The Vancouver, British Columbia-based company said it will work with the Sealy Center for Molecular Medicine at UTMB-Galveston to develop biospecimen-management software.
The SCMM, which is part of the Institute for Translational Sciences, is focused on developing new tools for studying biomarkers and human diseases at the molecular level.
Alnylam, Max Planck Ink Research Pact for siRNA Transport
Alnylam Pharmaceuticals this week announced that it has entered into an exclusive research agreement with the Max Planck Institute of Molecular Cell Biology and Genetics to investigate and characterize the molecular mechanisms of siRNA transport.
Alnylam scientists will work closely with the laboratory of Marino Zerial at the Max Planck Institute, and will have an option to license any intellectual property that results from the collaboration.
Additional terms of the agreement were not disclosed.
Miraculins Licenses Preeclampsia Biomarker Panel from Mount Sinai
Candian diagnostics developer Miraculins has agreed to license a panel of biomarkers from Mount Sinai Hospital that it will use to develop diagnostic assays to detect preecleampsia, the company said last week.
These markers have shown evidence that they may help to diagnose the disease in its earliest stages, Miraculins said.
Preeclampsia affects 3 million expectant mothers worldwide every year and it is associated with premature births and infant illnesses such as cerebral palsy, blindness, epilepsy, deafness, lung conditions, and in severe cases it can cause death.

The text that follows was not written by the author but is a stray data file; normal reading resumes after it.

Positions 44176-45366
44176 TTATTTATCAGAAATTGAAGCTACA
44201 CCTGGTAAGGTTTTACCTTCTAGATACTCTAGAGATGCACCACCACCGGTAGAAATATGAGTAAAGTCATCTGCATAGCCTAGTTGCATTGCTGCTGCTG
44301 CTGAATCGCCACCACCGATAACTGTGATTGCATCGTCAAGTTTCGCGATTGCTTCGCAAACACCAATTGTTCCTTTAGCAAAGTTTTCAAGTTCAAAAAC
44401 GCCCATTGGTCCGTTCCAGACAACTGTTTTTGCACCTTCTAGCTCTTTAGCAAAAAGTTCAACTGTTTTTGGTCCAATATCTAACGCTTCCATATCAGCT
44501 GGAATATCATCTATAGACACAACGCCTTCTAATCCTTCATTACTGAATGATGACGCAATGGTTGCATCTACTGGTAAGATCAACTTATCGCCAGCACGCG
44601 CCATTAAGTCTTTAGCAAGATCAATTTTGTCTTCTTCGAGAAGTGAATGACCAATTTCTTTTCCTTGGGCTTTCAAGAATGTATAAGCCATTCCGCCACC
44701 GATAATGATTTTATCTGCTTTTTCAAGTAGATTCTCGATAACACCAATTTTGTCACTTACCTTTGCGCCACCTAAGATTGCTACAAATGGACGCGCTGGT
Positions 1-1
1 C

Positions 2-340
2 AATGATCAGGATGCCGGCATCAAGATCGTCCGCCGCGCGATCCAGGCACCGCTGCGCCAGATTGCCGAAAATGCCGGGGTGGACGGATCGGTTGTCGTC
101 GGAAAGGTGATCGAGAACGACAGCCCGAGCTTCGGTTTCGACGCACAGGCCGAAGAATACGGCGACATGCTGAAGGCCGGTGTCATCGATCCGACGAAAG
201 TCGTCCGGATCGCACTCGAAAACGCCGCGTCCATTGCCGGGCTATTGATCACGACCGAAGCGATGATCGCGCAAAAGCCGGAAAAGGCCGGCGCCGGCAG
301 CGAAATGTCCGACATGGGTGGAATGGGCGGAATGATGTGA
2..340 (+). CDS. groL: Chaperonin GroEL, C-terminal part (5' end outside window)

If the markers are developed into a reliable prenatal screen that is used for all pregnant women, it would have a potential US market of as many as 6.4 million women each year, said Miraculins, which is based in Winnipeg, Manitoba, Canada.
The biomarker technology involved in the agreement was discovered at the Samuel Lunenfeld Research Institute of Mount Sinai Hospital, which is affiliated with the University of Toronto, and at the Hospital for Sick Children in Toronto.
Miraculins Director of Research and Development Stephen Frost said the company plans to immediately “begin executing an aggressive development plan with the objective of helping millions of women around the world at risk from this potentially fatal condition."
Financial terms of the agreement were not released.
Quest Product Development and CU Win $1M STTR for Next-Gen Endoscope
Quest Product Development and the University of Colorado have been awarded a $1 million Small Business Technology Transfer grant by the National Institutes of Health to continue developing a next-generation endoscope.